The Wayward Seven

To the heartbreak of millions of Americans who were hoping that the Supreme Court would give justice a fighting chance in the current fog of electoral war, seven of the nine members of the High Court simply slunk away last Friday without even lending an ear.

Just about a week ago, shortly before midnight, the state of Texas filed a lawsuit directly with the U.S. Supreme Court. In the suit, Texas challenged the election procedures that had taken place in the states of Georgia, Michigan, Pennsylvania, and Wisconsin.

The seven members of the High Court, who took the position that Texas and the other co-plaintiff states would not be allowed to have their case heard, committed a fundamental error.

The justices may have been influenced by a slew of legal prognosticators, some of whom had taken to the Democrat dominated media to ridicule the Texas attorney general for having initiated the action in the first place.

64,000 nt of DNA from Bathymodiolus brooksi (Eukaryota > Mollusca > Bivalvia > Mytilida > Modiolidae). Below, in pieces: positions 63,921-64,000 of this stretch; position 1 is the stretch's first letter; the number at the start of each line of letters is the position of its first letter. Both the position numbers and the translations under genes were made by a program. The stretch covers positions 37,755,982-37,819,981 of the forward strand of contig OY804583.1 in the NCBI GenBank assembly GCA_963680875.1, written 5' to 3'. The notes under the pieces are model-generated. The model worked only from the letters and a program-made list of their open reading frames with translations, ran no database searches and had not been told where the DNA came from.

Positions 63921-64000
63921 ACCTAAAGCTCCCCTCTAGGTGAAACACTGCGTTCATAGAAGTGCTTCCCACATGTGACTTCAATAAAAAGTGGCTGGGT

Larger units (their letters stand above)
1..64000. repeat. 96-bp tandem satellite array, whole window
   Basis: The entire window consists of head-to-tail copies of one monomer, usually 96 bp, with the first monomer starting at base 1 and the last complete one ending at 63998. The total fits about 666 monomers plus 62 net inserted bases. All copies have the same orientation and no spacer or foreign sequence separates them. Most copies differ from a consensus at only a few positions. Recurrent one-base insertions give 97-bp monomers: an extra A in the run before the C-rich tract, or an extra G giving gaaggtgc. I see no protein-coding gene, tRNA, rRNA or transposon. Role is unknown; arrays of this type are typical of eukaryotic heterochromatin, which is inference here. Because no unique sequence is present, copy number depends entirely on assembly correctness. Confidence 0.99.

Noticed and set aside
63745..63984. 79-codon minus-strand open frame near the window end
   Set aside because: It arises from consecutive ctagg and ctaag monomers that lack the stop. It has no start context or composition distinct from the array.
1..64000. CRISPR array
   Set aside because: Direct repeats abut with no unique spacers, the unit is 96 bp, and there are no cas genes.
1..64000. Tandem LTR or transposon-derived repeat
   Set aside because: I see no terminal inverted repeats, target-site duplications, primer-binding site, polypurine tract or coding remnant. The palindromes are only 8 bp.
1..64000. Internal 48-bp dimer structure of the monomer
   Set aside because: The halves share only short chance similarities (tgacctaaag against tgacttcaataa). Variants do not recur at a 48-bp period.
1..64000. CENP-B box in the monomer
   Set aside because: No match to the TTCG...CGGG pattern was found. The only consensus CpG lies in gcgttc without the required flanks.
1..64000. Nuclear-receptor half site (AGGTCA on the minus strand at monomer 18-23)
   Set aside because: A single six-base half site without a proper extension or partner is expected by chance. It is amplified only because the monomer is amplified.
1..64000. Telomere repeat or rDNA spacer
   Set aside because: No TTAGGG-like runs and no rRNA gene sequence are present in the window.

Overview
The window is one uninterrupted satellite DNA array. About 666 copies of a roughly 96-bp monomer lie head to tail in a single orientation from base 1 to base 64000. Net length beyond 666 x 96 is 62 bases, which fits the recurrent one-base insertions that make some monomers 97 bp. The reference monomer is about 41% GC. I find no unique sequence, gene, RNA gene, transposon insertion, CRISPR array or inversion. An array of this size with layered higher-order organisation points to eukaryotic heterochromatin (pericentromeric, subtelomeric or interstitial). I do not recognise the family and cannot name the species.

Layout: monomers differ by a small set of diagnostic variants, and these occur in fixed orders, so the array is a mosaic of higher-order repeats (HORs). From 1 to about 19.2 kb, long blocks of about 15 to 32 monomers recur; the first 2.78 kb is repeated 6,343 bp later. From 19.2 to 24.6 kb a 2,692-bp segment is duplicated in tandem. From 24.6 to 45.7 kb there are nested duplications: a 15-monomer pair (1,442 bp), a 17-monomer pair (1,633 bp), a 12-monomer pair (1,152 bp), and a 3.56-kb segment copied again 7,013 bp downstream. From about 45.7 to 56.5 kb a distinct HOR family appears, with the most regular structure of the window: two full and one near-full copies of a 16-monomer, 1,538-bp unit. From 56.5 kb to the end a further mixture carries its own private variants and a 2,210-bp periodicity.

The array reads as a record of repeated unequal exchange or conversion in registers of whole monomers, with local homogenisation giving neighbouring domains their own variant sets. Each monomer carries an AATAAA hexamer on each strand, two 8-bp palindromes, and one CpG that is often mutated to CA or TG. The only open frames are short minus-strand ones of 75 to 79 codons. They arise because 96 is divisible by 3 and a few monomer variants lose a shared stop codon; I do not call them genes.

Others spread a message that conveyed an overly simplistic analysis, claiming that the process of selecting electors to send to the Electoral College is a matter that is handled by individual states, and therefore if a federal court, in this case the Supreme Court, were to hear it, the court would be intruding on state sovereignty.

The fact of the matter is the U.S. Constitution uniquely prescribes the manner in which presidential elections are to be implemented, and exactly where the authority for such implementation resides.